Monday, January 20, 2014

What You Don't Know About Your Emotions

One of the most helpful things I learned in grad school for my counseling degree is how our emotions are primarily physical.

Consider when you “feel angry”. What you are actually feeling is your heart beating faster, your blood pumping to your brain, your senses sharpening, your muscles tensing to react quickly . . . it's the Fight part of the “Fight or Flight” response your body experiences when your senses perceive a threat. It is a physiological thing that your brain gives a label to: Anger. And most of the emotions we feel are similar phenomenons.

At that time, I applied this knowledge to my depression problems, and with much success. I would find myself feeling “a little blue” – low energy, moving and reacting slowly, not thinking quickly or clearly. And because of previous experience, my brain labeled that “feeling” as depression. But the truth was, there were any number of things that could have been causing those physical symptoms in my body (the top suspect, now, being the sleep deprivation I was unaware of at the time).

But my brain told me, “I'm depressed. Why am I depressed?” Well, goodness – if you start looking for reasons in your life to be depressed, you're going to find something. Poor me – I'm so unfulfilled in my life! Poor me – my husband doesn't understand me! Poor me – I had such a difficult childhood! Yeah . . . you'll find something. And then I nursed that little blue feeling into a full-blown depressive episode.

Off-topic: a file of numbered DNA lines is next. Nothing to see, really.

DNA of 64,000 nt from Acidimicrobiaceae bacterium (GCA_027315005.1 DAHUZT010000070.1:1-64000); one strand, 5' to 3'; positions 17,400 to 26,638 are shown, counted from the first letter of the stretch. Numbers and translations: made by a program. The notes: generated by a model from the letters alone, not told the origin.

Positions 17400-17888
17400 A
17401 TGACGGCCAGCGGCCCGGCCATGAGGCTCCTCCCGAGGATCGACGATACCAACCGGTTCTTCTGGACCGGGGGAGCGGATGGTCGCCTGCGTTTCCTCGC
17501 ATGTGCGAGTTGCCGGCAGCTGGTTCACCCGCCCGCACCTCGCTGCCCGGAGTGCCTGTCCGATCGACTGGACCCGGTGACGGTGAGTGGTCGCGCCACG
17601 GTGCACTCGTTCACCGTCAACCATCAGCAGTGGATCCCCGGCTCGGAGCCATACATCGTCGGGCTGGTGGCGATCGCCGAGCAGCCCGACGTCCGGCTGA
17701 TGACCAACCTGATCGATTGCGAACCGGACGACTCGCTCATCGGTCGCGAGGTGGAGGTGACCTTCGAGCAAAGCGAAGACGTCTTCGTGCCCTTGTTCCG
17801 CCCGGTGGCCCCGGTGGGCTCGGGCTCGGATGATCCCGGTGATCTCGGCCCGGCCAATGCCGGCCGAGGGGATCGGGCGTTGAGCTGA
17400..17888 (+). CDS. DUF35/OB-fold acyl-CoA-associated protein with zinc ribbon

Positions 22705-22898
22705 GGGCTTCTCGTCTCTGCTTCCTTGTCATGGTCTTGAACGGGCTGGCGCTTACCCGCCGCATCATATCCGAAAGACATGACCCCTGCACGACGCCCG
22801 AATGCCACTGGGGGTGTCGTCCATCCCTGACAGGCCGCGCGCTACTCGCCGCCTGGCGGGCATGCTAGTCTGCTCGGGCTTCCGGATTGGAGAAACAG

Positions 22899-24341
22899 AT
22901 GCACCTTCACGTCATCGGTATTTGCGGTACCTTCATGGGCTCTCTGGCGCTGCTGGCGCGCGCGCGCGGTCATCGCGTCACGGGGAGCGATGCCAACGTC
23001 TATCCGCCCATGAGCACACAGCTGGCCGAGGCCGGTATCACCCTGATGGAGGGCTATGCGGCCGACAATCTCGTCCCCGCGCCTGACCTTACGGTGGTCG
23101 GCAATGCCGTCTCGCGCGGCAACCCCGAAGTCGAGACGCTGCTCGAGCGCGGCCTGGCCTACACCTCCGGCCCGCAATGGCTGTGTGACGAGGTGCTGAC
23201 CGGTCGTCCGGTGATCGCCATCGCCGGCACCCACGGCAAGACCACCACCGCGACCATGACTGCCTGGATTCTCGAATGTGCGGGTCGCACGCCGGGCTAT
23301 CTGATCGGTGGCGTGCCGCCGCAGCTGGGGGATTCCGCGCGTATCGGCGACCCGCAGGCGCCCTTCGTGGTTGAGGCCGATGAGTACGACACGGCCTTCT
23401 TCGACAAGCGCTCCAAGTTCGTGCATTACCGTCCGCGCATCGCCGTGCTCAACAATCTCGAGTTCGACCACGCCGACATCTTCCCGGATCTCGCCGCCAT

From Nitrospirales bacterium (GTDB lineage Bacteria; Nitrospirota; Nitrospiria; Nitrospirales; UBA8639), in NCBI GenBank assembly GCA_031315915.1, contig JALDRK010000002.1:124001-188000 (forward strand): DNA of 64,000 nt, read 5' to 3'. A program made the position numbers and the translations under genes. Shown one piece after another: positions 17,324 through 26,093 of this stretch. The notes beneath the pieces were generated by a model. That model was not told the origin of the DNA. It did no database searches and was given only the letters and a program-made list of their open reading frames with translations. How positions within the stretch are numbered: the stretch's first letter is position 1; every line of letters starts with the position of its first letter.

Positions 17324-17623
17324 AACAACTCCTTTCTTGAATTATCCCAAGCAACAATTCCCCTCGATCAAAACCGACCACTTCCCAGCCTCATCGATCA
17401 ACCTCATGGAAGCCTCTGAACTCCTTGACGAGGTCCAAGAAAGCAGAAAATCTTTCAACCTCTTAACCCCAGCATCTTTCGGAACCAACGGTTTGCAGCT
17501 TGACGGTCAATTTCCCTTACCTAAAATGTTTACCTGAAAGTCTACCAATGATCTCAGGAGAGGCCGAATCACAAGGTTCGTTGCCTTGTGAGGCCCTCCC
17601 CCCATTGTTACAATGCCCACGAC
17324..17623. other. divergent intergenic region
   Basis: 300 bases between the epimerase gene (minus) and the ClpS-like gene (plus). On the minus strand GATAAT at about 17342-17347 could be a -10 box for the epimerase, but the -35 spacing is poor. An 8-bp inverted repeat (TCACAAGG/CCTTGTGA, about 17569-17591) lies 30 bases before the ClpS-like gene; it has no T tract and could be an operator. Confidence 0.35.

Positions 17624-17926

Once I started seeing those feelings as simply physical things -- signals I need to pay attention to but not necessarily reflections of reality -- I was able to keep my depression problems pretty much in check.

I was reminded of these lessons again the first night we had the new dog here last week. I was nervous. A new family member meant changes in our household that I couldn't yet anticipate and didn't know how to deal with. So, I sat there feeling all the typical anxiety symptoms – racing heart, tension, restlessness, mental super-focus on the object of my anxiety. And justifiably so.

But of course, the Enemy took the opportunity to whisper other potential concerns into my ear. What is my daughter going to wear in the school play? What is our other daughter going to do after she graduates? How are these friends of ours doing with their marriage problems? What about that friend in the hospital? What if hubby loses his job? What if one of us gets sick? And on and on . . .

And because my body was already feeling anxiety, my brain attached that anxiety to every one of those other questions and built my little bit of nervousness up to nearly a full-blown panic attack.

Luckily, I had just done my BSF lesson about Peter walking on the water. You know – how he only started to sink when he took his eyes off Jesus and looked at the waves.

These are only waves, I told myself. Just tense muscles. Just a quickly beating heart. They don't define the reality around me. Just because waves are crashing around me doesn't mean I'm going to sink . . . because I'm not.

Because Jesus is right there in front of me, telling me to walk.  So walk I can . . . and walk I will.

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